Jeremy Corbyn pledged to take on “the financial speculators, tax dodgers and big polluters” and lead a government on the side of working people as he set out his stall for the expected election.

The Labour leader, who was forced to bring forward his Labour conference speech after the Supreme Court declared the suspension of Parliament was unlawful, insisted he would be a “different kind of prime minister” as he tore into Boris Johnson.

In a hastily-rewritten keynote speech, Mr Corbyn condemned the “harsh and uncaring” Tories and accused Mr Johnson of being part of an “elite that disdains democracy”.

Mr Corbyn had been due to close the Brighton conference on Wednesday but will instead be in the House of Commons following the Supreme Court decision.

In his speech Mr Corbyn:

– Announced Labour would create a publicly-owned generic drugs manufacturer to supply cheaper medicines to the NHS

– Accused Mr Johnson of playing on people’s fears by comparing veiled Muslim women to “letterboxes or bank robbers”

– Promised a green industrial revolution with three new battery plants in South Wales, Stoke-on-Trent and Swindon

– Insisted Labour’s Brexit policy, the subject of a major row at conference, was “not complicated”

– Warned against sending troops to Saudi Arabia, claiming British actions in the Middle East had resulted in “spreading conflicts rather than settling them”.

Mr Corbyn’s speech came at a conference which has been overshadowed by rows over deputy leader Tom Watson’s role and a split over whether the party should back staying in the European Union.

The Labour leader defended the Brexit policy, which will see the party go into a general election promising a referendum but not saying how it would campaign in that public vote.

Labour Party Conference
Labour Party leader Jeremy Corbyn on stage during the Labour Party Conference at the Brighton Centre in Brighton (Gareth Fuller/PA)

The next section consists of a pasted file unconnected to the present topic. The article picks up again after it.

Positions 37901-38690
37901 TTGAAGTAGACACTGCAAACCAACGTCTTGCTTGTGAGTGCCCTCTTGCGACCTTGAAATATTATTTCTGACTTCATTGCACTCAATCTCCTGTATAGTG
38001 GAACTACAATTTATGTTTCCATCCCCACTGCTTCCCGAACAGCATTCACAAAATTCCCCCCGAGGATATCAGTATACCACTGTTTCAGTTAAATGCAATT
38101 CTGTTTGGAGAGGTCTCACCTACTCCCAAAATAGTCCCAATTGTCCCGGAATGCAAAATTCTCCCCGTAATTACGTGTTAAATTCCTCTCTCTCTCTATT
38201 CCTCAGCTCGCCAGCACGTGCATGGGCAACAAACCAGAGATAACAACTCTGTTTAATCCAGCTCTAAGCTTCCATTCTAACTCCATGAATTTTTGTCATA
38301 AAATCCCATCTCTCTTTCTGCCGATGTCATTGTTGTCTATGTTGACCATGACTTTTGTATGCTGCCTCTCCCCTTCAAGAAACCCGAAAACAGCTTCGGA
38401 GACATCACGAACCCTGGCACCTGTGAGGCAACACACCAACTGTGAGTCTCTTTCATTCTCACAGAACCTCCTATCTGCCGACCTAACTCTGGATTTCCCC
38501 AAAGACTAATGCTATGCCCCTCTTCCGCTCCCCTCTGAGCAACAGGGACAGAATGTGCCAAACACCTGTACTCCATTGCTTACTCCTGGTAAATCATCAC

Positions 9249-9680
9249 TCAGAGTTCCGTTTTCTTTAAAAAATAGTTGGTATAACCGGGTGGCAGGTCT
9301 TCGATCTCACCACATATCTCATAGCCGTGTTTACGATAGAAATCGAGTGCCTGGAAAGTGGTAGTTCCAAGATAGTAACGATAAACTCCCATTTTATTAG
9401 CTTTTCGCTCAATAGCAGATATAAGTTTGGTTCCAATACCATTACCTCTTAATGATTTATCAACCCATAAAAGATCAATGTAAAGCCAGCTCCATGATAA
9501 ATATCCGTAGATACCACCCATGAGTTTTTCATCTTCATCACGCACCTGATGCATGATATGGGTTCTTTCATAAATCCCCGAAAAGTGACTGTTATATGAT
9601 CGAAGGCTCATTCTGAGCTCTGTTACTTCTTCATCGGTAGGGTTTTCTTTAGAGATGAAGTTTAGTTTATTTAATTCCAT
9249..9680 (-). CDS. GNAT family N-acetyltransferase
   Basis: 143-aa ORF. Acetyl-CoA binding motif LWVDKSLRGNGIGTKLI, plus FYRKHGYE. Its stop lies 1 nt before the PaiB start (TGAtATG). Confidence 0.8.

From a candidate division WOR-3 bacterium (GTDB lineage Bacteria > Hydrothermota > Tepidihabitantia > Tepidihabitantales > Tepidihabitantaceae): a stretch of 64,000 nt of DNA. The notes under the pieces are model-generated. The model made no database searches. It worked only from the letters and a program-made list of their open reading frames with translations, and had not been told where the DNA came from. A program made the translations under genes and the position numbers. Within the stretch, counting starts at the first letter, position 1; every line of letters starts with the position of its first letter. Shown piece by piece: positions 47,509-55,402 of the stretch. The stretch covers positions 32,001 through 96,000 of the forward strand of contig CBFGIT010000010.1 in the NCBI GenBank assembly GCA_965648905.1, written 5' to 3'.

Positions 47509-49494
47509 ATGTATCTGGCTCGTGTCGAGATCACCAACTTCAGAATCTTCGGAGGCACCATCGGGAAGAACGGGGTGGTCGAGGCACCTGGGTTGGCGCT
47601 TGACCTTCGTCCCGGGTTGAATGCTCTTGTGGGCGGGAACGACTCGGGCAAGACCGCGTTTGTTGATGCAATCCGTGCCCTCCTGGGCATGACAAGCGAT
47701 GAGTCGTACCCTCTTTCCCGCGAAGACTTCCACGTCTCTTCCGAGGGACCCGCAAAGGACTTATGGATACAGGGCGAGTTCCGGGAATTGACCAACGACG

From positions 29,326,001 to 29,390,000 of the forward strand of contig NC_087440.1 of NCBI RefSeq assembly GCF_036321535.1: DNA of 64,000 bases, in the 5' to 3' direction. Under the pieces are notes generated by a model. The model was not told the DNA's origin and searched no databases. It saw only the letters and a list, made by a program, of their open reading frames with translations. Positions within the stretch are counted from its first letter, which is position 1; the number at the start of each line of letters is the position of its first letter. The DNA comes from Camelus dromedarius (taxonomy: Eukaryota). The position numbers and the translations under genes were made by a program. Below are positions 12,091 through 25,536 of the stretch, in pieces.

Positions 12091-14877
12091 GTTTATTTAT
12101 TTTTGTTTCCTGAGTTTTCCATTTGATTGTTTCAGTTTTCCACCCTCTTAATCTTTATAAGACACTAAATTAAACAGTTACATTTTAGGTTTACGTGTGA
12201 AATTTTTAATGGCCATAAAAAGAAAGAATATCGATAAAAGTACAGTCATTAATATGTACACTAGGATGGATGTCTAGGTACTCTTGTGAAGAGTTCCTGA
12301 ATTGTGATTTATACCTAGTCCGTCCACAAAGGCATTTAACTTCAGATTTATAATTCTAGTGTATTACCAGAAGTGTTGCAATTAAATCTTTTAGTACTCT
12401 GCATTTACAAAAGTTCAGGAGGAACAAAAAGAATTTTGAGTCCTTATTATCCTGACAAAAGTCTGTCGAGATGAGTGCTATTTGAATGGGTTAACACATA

He said: “Labour will end the Brexit crisis by taking the decision back to the people with the choice of a credible leave deal alongside remain.

“That’s not complicated – Labour is a democratic party that trusts the people.”

Announcing his plan to create a state-owned pharmaceutical firm, Mr Corbyn said he had been inspired by a meeting with nine-year-old Luis Walker, who has cystic fibrosis.

“Luis’s life could be very different with the aid of a medicine called Orkambi,” Mr Corbyn said.

“But Luis is denied the medicine he needs because its manufacturer refuses to sell the drug to the NHS for an affordable price.”

He hit out at a system “that puts profits for shareholders before people’s lives”.

Mr Corbyn said Labour would use compulsory licensing to secure generic versions of patented medicines and create a new publicly-owned generic drugs manufacturer “to supply cheaper medicines to our NHS saving our health service money and saving lives”.

The Labour leader targeted the Prime Minister over his controversial Daily Telegraph column, telling the conference: “When Boris Johnson compared Muslim women to letterboxes or bank robbers, it wasn’t a flippant comment, it was calculated to play on people’s fears.

“Displays of racism, Islamophobia or anti-Semitism are not signs of strength, but of weakness.”

Mr Corbyn’s party is being investigated by the Equality and Human Rights Commission after a series of anti-Semitism scandals.

In a pre-election pitch to voters, Mr Corbyn said his party would “bring people together”, healing Brexit divides and tackling inequality.

“We stand not just for the 52% or the 48% but for the 99%,” he said.

“The Labour government I lead will take on those who really run our country – the financial speculators, tax dodgers and big polluters – so the real wealth creators, the people of this county, can have the jobs, services and futures they deserve.”

Labour will use “every mechanism” it can to bring about an early election, Mr Corbyn’s spokesman said following the speech, but with the “condition being that we need to ensure that they can’t use that to force a crash-out of the European Union without a deal”.

Mr Corbyn is said to be in touch with opposition parties and will return to London on Tuesday evening.

Labour is not expected to support a recess next week for the Tory Party conference unless Boris Johnson requests an extension to Britain’s EU membership from Brussels.

“Every step going forward now has to be conditional on them carrying out the legislation that was passed in Parliament and making it impossible to leave the European Union without a deal on 31st October,” the spokesman said.

In an indication of the Brexit battle lines that will be drawn in the expected election, Tory chairman James Cleverly said: “Jeremy Corbyn’s offer is clear: more pointless delay and a wrecked economy, leaving the country with higher taxes and fewer jobs. He can’t even lead his own party, let alone the country.”

Liberal Democrat Brexit spokesman Tom Brake said: “Labour supporters will once again be disappointed that Jeremy Corbyn has failed to show leadership and commit a Labour Government to opposing Brexit.”